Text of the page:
The effects of an early apple crop

PERU - If you've been on the hunt for apples this summer, you may have noticed many of your favorite orchards and roadside stands have had crops out a little earlier this year. However, that's not always a good thing, said Bob Rulfs.

Rulfs, a local apple producer and owner of Rulfs Orchard, said this year's apple crop has been approximately 10 days early this year. Though that sounds optimal for consumers looking to pick up their favorite variety of apples, it can mean a shorter buying season, too.

"Everything this year is 10 days early - apples, strawberries, blueberries, sweet corn," said Rulfs.

The reason? According to the New York Apple Association, the consensus of state apple growers has been the crop got off to perhaps its fastest start in history last spring with record warm April temperatures. The growing season was accelerated even more by a hot, sunny summer, experts say.

"We had a few warm days in February, March, April. That is really a death nail on [apple producers] because on a warm day, they start growing," said Rulfs. "And, if you get a day that's in the 60s or 70s and you get a night that's in the 20s, you're in trouble."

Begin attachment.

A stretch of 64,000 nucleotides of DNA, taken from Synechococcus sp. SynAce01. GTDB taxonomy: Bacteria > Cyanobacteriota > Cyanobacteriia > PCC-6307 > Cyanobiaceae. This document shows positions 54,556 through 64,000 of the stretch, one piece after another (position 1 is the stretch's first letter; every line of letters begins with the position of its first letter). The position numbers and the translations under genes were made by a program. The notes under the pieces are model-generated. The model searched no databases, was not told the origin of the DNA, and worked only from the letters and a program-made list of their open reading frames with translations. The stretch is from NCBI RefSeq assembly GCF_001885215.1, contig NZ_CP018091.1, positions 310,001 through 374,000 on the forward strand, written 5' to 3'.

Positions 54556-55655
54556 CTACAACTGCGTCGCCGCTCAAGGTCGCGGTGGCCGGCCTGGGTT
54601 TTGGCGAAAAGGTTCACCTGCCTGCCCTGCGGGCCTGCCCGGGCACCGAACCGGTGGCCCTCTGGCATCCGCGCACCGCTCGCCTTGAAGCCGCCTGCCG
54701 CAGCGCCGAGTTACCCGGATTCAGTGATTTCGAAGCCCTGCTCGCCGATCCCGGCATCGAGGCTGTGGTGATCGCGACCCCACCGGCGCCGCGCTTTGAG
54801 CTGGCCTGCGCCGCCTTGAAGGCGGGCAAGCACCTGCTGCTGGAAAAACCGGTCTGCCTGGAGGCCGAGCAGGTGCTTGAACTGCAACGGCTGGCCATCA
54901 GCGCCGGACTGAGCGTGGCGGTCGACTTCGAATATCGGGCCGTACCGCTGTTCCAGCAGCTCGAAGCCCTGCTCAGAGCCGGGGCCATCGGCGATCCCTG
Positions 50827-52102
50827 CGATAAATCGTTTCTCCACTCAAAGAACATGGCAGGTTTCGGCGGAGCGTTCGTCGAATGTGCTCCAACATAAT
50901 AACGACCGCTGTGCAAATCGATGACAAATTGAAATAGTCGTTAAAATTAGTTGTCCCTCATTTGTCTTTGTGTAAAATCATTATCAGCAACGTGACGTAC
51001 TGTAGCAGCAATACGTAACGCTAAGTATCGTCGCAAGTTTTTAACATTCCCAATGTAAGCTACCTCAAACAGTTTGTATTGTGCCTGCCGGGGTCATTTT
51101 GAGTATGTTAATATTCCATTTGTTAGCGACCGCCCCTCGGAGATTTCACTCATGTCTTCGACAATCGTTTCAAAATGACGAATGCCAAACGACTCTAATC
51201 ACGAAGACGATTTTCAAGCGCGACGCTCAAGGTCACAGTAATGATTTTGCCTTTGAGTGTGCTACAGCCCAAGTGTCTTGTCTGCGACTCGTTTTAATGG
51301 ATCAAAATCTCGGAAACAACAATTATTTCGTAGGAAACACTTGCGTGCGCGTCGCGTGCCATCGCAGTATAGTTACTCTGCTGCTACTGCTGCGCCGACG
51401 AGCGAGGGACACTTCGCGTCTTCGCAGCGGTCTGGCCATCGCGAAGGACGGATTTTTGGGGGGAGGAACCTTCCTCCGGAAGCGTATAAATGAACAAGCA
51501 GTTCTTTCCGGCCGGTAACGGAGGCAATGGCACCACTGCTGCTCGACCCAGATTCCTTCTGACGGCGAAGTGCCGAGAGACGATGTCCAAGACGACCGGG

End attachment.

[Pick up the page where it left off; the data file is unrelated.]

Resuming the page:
When the warmer weather hit earlier this year, Rulfs said he, like many farmers, was worried about how his crops would be affected.

"Everybody would come by the stand and remark about how beautiful the weather was, but they don't know what [apple producers] are going through," said Rulfs. "If all my crops had failed, and they could have because a couple degrees can make a difference, I'd be out on the road right now. We live from year to year in this business."

However, the roughly 10-day difference hasn't been that bad for business, Rulfs admitted. Though the shift in the growing season has resulted in fewer apples and a slight shift in the picking schedules, it's not all bad, he said.

"We have less apples on the trees, but we have bigger apples," he said, noting MacIntosh apples were beginning to be picked the last week of August. "We normally start picking Macs after Labor Day ... It all adds up."

Growers have predicted a crop size of approximately 27 million bushels this year, which is expected to easily keep New York ranked second in apple production nationwide, behind the state of Washington.

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